Relative Difference is the metric used to compare frequencies across two language sets. It tells you how prevalent a particular language element is in one data set, versus another.
It is calculated by dividing the normalised frequency of a particular word, topic, phrase, grammar or emotional element in the primary language set against the normalised frequency of the same element in the comparison language set.
Understanding infinite (∞) relative differences
When a language element is statistically significant in one language set and completely absent from the other, the relative difference will be shown as ∞.
Please be careful to understand that an infinite relative difference doesn’t necessarily equal a relevant insight. For example, names and other source specific words will commonly surface as having infinite relative differences.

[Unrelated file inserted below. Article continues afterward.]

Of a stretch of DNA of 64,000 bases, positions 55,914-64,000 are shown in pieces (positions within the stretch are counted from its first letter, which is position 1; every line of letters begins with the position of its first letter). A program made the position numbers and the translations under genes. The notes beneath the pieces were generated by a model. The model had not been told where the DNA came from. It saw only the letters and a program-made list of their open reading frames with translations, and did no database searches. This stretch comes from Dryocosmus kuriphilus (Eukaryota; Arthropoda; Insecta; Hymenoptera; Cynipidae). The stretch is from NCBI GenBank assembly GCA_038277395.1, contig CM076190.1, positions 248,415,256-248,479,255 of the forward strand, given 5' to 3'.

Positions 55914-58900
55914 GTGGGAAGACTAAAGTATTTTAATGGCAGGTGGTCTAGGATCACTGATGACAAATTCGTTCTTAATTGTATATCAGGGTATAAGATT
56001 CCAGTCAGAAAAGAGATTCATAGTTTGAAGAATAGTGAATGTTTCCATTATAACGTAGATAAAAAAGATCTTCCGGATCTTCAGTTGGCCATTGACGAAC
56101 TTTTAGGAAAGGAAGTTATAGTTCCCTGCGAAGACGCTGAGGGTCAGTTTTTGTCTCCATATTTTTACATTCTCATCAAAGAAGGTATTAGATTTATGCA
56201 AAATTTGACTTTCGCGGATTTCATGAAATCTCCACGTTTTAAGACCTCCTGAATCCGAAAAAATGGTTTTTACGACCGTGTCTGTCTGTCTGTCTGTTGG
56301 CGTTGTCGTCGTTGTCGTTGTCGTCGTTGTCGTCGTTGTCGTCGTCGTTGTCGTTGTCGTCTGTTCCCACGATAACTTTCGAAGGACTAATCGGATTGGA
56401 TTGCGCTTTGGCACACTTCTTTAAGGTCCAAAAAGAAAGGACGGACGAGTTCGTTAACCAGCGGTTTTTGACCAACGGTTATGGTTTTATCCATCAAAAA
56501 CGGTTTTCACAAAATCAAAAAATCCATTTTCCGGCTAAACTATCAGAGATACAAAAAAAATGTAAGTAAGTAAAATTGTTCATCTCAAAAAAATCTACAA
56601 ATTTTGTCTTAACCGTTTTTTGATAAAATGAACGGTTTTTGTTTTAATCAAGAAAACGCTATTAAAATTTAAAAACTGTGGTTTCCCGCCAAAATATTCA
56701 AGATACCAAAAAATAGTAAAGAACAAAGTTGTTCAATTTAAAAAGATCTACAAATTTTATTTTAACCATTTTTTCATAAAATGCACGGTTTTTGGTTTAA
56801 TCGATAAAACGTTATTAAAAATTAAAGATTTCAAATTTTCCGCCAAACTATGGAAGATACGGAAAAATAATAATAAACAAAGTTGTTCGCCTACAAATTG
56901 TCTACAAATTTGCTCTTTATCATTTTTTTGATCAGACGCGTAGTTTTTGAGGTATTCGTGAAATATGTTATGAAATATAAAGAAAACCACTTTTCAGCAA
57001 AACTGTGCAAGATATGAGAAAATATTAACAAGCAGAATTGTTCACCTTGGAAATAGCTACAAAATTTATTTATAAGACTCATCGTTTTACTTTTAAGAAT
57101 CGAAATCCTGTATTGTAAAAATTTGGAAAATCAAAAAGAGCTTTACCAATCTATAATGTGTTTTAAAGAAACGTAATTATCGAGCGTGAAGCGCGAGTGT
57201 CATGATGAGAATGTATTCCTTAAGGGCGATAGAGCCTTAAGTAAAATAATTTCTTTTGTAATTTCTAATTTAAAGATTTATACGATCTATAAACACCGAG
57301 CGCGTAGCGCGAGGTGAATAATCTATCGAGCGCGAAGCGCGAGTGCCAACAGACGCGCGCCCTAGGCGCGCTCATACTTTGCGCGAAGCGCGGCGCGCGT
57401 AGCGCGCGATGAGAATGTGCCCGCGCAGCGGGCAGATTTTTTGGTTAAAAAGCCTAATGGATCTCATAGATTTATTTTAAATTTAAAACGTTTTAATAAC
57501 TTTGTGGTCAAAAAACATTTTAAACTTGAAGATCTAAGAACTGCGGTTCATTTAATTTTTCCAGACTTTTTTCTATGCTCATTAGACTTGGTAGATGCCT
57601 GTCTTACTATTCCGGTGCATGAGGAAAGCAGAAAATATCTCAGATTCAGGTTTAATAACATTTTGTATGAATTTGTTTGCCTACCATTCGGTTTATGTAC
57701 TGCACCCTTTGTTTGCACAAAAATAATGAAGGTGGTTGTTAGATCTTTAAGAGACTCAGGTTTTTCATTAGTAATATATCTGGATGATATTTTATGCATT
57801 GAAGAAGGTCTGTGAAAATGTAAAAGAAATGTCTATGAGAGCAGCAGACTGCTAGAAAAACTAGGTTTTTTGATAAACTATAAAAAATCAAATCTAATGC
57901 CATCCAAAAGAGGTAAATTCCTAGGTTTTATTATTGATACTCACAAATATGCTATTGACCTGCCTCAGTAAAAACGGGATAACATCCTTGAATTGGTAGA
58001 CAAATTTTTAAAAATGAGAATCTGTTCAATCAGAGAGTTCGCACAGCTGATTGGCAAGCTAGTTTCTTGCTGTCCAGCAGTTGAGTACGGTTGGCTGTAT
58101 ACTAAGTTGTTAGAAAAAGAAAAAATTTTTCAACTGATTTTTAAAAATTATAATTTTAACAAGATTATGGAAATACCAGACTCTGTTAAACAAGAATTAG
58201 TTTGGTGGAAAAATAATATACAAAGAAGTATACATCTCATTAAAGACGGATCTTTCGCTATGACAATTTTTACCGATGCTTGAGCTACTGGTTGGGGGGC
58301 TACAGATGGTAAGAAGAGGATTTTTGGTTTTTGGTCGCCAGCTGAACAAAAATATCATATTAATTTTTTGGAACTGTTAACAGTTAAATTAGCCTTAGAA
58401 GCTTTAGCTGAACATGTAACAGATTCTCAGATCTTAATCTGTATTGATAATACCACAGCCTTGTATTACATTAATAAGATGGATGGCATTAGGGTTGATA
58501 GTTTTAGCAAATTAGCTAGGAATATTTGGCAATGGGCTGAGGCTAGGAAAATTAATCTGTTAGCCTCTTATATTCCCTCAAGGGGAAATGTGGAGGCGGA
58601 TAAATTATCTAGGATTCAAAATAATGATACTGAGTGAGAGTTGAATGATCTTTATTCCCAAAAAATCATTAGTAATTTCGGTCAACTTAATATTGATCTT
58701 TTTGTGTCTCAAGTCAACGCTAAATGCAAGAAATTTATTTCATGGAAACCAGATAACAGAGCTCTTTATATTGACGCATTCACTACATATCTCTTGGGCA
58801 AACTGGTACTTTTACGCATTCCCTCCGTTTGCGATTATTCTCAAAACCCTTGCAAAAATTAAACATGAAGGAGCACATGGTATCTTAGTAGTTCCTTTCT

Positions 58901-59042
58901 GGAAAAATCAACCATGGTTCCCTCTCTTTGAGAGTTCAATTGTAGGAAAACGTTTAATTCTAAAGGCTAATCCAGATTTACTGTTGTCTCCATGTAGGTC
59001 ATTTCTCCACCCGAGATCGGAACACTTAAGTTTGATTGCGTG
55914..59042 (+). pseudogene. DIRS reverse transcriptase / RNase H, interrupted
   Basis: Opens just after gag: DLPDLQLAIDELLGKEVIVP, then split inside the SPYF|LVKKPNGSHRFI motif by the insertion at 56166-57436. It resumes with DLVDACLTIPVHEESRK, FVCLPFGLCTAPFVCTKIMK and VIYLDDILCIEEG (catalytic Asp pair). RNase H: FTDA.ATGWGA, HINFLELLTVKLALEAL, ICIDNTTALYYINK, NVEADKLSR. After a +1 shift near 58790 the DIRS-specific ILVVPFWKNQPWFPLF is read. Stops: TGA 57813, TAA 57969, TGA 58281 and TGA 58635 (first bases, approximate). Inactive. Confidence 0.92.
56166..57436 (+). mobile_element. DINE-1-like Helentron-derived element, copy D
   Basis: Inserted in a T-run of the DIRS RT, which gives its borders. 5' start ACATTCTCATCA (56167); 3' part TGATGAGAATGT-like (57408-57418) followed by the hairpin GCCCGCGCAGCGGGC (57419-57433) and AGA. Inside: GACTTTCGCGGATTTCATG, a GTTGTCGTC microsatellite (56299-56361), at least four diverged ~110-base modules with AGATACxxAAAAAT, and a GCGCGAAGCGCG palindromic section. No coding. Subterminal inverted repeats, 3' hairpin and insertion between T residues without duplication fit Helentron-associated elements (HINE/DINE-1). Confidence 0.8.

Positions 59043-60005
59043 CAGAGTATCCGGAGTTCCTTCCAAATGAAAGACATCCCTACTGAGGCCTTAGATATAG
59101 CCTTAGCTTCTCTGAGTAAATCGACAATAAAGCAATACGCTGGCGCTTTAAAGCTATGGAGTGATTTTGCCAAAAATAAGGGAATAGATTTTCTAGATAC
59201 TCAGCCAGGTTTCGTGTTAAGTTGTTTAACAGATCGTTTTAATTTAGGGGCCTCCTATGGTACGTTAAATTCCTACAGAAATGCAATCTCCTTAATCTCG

For example, comparing a Harry Potter book to The Great Gatsby would almost certainly surface 'Hermione' as having an ∞ relative difference, but this doesn't tell us much about J.K. Rowling's writing style.
To discern whether a discovery you’ve made is interesting or insightful, it’s helpful to ask yourself whether you personally find it surprising. If yes, then you’re likely on to something... 😮 💡